You don’t enter his tower, you just crouch on the windowsill. He looks like the girl, dark-haired and ruddy, so foreign to your inverse blacklit moon. He smiles in his sleep and twitches his hands like a dog. Bow wow. Pow pow. You’re not sure what he’s doing. You lean in for a closer look.
Someone clears her throat, demure and polite.
You jump but the queen just inclines her head, crinkles her eyes in a mouthless smile. She beckons to you before you can flee.
She’s seen you and you still feel no threat from this place, just the unease of a surprise guest who doesn't know the right language.
You jump back to Earth, anyway, and only realize the next night that you left your helmet on Prospit’s moon.
The next time you rocket straight to Prospit, only stopping to make sure your princess is tucked in safe and sound. You almost kiss her, remembering your thought about Snow White, but Cal says it’s a bad idea.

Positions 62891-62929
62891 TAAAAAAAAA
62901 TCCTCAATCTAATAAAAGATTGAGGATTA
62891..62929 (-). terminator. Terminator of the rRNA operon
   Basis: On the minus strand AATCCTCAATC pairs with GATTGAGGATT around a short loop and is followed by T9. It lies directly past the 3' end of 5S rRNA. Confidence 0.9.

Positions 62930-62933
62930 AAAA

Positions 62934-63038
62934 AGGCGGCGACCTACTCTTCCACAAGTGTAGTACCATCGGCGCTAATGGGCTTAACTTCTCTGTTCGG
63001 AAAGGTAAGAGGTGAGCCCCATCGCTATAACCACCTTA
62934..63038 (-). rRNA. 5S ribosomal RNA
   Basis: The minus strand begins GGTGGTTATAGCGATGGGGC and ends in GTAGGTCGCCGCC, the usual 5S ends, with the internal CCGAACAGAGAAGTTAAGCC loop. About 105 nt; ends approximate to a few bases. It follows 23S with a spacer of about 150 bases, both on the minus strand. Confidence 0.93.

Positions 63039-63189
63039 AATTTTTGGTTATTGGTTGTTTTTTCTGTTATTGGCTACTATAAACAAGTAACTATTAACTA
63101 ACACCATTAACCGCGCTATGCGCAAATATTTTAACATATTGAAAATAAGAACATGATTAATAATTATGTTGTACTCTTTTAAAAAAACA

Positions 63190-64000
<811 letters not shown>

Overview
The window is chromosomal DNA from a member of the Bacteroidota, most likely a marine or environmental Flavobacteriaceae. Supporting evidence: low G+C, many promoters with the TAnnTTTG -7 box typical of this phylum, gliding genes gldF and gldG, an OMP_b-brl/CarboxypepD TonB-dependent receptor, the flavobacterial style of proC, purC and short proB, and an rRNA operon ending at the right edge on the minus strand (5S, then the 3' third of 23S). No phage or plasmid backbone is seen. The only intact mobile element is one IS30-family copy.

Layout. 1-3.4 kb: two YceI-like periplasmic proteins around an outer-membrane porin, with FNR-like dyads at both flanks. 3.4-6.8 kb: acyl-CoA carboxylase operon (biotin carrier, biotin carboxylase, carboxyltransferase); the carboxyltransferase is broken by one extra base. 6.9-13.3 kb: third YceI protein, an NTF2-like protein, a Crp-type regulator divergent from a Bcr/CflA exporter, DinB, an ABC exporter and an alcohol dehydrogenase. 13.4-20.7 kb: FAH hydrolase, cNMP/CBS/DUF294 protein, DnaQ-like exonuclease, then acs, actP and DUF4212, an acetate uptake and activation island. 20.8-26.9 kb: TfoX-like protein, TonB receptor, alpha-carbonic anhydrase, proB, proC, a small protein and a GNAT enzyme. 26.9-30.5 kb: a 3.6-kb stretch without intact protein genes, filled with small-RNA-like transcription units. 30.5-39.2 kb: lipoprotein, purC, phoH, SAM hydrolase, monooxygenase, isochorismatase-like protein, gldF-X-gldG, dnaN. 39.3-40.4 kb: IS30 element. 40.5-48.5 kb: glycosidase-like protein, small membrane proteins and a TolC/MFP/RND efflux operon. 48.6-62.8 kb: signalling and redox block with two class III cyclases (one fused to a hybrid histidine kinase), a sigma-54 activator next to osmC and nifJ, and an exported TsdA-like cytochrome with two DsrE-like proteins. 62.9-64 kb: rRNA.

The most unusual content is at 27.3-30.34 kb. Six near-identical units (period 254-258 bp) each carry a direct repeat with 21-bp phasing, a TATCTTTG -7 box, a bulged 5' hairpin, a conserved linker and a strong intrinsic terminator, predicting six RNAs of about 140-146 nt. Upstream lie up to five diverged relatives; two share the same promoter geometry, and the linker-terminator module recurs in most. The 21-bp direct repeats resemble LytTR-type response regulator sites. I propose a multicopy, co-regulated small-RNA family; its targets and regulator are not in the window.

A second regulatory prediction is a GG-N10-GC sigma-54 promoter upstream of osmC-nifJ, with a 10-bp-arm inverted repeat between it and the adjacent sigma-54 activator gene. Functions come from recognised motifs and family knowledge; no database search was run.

You don’t bring Cal because you’re afraid of leaving him on Prospit and never getting him back. Then you’d really be alone. Better to face your battle by yourself. You’re a street-tough maverick with nothing to lose.
You bring your brother’s second-best sword instead.
When you reach Prospit, though, it’s just as you left it; no standing armies, no sentries on the rooftops, no sign that an enemy spy had slipped their radar at all. Your disappointment tingles, jangles against your relief.
You make a beeline for the royal palace. You are going to find out just how HIGH the White Queen has to BE.
Not high at all, you find out. She’s down on hands and knees, skirts hiked up, still elegant somehow in the curve of her neck and shoulders as she weeds a hydroponic hanging garden.
A mother will do what is best for her children, she tells you, and smiles that crinkly-eyed smile again.